‘Technical writing prices’ is a short new series in which I discuss the issue of pricing technical writing work. In this first post, we’ll see how much technical writing costs.
Whenever new clients contact me about a technical writing job, one of the first things they ask about is price. As I haven’t blogged about this before, it seemed high time to put that right. It’s an important subject, so I’ve written a series of posts rather than lumping everything together into one article.
As someone who’s self-employed, I determine my prices for each job. Pay rises and bonuses aren’t things I can discuss with the boss. I am the boss. I have to be in charge of what I earn. Quote too low and I risk working a lot of hours for little reward; quote too high and I simply scare off clients who haven’t yet had the experience of working with me.
My quotes for technical writing are based on the following factors:
- Communication – how clear is the brief?
- Complexity – how difficult is the work?
- Duration – how long will the project take?
- Urgency – how soon must the work begin or end?
Before we see how this translates into prices, let’s take a quick look at my own route into technical writing. Not interested? Skip to the next section: How much are technical writers paid?
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My technical writing background
It was late 2009. With more than a decade of in-house IT work under my belt, including time spent as a quality assurance manager, I felt it was the right time to drop office life and start my own freelance technical writing business.
Trading as Espirian (I’m lucky to have an unusual surname), I decided that it would be reasonable to aim for earnings of £200–£300 per day for technical writing work. Sure enough, I found clients paying at the top end of that range.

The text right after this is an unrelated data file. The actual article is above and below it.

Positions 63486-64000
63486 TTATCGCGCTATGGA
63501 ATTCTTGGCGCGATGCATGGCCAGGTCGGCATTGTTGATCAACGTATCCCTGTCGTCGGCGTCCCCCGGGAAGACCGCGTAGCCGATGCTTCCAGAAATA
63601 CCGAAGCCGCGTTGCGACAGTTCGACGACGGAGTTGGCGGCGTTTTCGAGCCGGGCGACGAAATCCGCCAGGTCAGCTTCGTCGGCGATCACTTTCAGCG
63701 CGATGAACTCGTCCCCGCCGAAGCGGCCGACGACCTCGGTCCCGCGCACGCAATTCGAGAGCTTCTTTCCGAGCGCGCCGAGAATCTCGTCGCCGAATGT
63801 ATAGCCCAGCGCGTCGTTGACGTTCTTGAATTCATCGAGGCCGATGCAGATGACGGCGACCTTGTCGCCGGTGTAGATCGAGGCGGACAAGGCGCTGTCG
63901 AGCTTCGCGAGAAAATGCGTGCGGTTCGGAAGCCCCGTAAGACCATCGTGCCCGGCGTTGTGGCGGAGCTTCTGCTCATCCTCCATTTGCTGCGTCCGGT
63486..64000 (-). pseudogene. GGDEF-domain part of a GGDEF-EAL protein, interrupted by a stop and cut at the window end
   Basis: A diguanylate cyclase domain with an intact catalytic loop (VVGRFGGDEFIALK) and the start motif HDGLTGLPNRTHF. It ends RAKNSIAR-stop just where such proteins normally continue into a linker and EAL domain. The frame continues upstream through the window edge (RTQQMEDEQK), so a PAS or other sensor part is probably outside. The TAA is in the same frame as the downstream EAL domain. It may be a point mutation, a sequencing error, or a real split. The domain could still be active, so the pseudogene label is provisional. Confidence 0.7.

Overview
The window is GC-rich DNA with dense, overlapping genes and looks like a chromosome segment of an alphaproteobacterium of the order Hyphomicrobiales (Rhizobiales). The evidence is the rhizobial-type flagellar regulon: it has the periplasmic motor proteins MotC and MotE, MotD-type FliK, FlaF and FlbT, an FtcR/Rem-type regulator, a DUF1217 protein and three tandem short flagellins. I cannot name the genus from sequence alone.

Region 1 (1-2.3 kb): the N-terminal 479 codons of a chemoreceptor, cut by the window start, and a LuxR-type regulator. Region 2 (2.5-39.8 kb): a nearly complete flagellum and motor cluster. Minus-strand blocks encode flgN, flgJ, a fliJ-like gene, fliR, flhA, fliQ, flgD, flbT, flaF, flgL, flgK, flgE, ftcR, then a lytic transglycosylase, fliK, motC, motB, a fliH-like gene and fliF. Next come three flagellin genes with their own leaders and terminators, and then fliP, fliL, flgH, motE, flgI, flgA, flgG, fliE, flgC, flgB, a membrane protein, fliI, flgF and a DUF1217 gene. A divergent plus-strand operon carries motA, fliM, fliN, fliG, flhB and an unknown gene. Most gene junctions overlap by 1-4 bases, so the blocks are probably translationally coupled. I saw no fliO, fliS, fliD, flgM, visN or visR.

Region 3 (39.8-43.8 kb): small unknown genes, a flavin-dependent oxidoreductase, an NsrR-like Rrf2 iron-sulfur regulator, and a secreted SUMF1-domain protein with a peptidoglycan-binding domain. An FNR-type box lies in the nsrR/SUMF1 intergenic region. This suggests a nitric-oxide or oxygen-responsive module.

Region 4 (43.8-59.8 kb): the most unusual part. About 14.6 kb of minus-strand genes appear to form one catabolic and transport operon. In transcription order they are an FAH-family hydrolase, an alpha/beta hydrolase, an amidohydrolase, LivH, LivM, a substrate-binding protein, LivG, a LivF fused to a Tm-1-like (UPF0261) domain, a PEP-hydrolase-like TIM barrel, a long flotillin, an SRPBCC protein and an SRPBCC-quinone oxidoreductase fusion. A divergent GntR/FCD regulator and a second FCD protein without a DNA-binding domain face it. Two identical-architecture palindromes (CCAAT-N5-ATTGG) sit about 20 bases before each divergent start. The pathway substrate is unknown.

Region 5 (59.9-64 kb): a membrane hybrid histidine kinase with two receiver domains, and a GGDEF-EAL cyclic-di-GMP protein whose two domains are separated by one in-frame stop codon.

Those early days were filled with nervous conversations and lots of study. Since then I’ve gained plenty of experience in the field. I’ve written help content for the likes of Virgin Media and Sky, and am now confident that I can provide a good service.
I’m also better at marketing myself. Search Google for technical writing services UK and you’ll find my site at the top of page 1. Although that might not matter to some clients, being easily found by search engines does help when it comes to negotiating prices.
I’ve always been cautious about sharing my rates for fear of frightening people off. For a big project, we could be talking about a lot of money. If a prospective client sees a chunky sticker price but doesn’t know anything about the person offering the service, it wouldn’t be hard to blame them for clicking away and searching for someone cheaper. So why share ballpark prices? Why not just retain the air of mystery?
Well, it’s just common sense. When I’m assessing any product or service, I have a price in mind that I’m willing to pay. If I can’t find a price on a website, I’ll be less likely to buy from the website owner. The same principle has to apply to sharing prices on my own website.